Women in Leadership
We will see socio-cultural and attitudinal factors impeding women access to leadership
Social- Cultural Factors
Social cultural factors have continued to enforce unjustified biases and stereotypes. The theory on cognitive biases, uncovered the effect of other cognitive biases which means that people are more likely to notice and recall information that confirms their prior stereotypes than information that contradicts it. As such, dissonant data is filtered out. A common example of this socio-cultural bias in the workplace is seen when a single female professional gets married and begins a family. Employers will usually assume that she will now give her family responsibilities more priority than the job at hand. As a result, they will remember the times she left early or worked from home due to a critical family commitment as opposed to recalling the times she worked longer hours than usual and exceeded the work expectation.
Attitudinal factors are mainly based on gender stereotypes. When the female leader role is traditionally perceived to be a male role, she is deemed inconsistent with an effective leader’s attributes and negative preconceptions occur. The team culture in many organisational settings is averse to women exercising extensive authority that involves the power to make decisions. Conventional assumptions about the gender differences between men and women have been used as a fact rather than opinion. This has impeded women from taking leadership opportunities proactively and positively.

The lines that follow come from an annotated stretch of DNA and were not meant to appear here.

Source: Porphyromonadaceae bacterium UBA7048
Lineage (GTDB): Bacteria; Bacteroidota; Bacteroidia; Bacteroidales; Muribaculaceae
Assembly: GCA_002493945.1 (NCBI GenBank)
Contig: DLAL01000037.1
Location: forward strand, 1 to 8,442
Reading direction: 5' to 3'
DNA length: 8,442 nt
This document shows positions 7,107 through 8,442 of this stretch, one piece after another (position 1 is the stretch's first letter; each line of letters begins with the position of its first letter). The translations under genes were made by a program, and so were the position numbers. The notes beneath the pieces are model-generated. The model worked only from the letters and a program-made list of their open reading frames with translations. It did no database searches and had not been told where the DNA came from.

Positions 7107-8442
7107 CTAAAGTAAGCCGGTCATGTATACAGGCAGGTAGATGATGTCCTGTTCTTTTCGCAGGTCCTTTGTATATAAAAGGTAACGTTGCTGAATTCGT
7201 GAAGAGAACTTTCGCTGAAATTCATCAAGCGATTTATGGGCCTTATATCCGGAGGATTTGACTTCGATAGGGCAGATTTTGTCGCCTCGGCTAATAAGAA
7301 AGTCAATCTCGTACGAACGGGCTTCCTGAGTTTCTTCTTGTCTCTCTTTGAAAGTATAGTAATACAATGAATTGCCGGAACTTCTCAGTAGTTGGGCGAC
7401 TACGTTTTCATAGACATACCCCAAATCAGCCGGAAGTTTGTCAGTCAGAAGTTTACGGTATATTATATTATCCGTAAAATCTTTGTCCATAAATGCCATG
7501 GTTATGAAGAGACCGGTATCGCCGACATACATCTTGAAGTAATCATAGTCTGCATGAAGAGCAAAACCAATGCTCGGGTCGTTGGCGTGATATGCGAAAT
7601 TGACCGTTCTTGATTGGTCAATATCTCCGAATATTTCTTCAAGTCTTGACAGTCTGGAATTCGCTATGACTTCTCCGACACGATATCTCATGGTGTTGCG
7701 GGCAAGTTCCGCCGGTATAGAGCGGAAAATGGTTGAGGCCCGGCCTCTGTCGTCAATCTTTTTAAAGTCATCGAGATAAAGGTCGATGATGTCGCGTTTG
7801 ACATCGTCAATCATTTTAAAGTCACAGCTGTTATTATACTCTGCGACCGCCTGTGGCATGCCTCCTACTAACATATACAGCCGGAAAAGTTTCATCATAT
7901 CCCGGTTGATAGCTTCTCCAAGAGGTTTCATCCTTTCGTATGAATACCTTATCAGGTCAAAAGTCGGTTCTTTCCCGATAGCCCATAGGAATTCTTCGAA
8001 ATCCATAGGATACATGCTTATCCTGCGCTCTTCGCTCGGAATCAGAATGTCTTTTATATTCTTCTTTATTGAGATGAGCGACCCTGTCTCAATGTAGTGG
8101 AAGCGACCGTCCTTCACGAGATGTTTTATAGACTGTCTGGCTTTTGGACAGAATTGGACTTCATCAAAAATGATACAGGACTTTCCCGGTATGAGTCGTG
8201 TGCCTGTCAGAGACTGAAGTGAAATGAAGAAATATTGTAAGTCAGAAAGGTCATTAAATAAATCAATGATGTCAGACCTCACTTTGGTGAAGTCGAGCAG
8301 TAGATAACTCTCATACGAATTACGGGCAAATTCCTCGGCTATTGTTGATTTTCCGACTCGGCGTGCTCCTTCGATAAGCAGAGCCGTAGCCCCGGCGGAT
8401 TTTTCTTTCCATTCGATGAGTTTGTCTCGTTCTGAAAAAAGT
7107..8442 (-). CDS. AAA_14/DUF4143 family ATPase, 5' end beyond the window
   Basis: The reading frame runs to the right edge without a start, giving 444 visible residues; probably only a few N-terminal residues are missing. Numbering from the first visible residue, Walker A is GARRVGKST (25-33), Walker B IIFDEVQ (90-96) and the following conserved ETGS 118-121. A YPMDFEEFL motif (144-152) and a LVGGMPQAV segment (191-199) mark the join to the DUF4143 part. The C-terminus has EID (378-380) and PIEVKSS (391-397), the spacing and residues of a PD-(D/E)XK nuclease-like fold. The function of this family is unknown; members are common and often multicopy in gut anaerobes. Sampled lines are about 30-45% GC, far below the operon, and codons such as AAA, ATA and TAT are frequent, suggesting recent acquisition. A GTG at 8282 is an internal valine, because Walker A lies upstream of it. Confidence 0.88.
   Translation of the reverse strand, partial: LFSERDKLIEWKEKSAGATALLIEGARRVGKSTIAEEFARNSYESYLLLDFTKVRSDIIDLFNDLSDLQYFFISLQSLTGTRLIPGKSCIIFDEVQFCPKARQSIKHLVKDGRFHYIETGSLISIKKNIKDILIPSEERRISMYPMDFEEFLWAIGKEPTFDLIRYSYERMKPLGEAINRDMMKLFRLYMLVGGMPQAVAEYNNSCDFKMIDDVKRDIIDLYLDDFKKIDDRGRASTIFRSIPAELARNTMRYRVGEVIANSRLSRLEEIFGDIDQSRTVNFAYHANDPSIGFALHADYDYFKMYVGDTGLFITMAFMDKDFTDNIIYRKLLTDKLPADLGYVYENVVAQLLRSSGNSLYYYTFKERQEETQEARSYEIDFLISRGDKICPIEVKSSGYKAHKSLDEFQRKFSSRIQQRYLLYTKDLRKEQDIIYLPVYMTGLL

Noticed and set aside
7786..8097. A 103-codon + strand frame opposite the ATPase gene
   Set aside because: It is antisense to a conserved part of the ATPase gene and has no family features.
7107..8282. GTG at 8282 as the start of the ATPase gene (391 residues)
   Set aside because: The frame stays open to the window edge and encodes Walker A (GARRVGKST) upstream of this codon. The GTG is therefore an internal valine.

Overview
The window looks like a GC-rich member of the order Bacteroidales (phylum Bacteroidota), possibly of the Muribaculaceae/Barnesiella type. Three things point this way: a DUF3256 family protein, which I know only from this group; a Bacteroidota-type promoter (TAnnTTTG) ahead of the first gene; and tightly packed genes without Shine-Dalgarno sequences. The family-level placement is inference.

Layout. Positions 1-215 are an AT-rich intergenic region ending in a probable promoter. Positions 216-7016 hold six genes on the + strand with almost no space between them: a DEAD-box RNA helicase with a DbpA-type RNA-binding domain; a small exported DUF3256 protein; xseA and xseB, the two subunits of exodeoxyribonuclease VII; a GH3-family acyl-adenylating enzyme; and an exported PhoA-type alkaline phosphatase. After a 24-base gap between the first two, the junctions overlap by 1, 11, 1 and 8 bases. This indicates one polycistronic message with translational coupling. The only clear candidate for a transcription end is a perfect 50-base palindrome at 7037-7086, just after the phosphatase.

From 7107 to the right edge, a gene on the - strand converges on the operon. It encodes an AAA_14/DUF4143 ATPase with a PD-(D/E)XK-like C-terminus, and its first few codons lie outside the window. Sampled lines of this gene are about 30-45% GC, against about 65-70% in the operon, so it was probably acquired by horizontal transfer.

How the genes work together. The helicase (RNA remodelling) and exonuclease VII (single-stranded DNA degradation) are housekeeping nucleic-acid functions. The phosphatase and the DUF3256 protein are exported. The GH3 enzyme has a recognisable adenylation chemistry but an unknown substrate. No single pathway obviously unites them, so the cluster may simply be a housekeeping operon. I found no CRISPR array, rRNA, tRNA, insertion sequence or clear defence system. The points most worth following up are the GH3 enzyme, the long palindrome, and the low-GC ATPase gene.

The traditional leadership model was based on men due to the historical context whereby Leadership was seen in the art of war and naturally was viewed from masculine perspectives. Masculine traits included assertiveness, decisiveness and strategic thinking, have been and continue to be associated with good leadership.
On the other hand, feminine leaders have been viewed as sensitive, thoughtful, empathetic, approachable, autonomous, participative, fostering growth and development. Feminine leadership styles provide qualities such as being collaborative, inclusive, democratic and participative. Female leadership styles are also credited with effectively managing and inspiring performance and possessing high levels of cultural competence These attitudes as seen in research outcomes have had an impact in placing labels on women leaders and have resulted in a negative connotation and bias towards women in leadership. This view is convergent with several experiences of women in leadership in the public domain.
The legacy of traditional stereotypes remains and recent research in the United States suggests that two co-existing and complementary forms of sexism exist. We describe these as benevolent and hostile sexism which are at the root of the trade-off between competence and likeability. Benevolent sexism is a subjectively favourable chivalrous ideology that offers protection and affection to women based on the premise that they are weaker and need the support. It is used to women who conform to traditional gender role expectations. Hostile sexism was defined as antipathy towards women who challenge the status quo.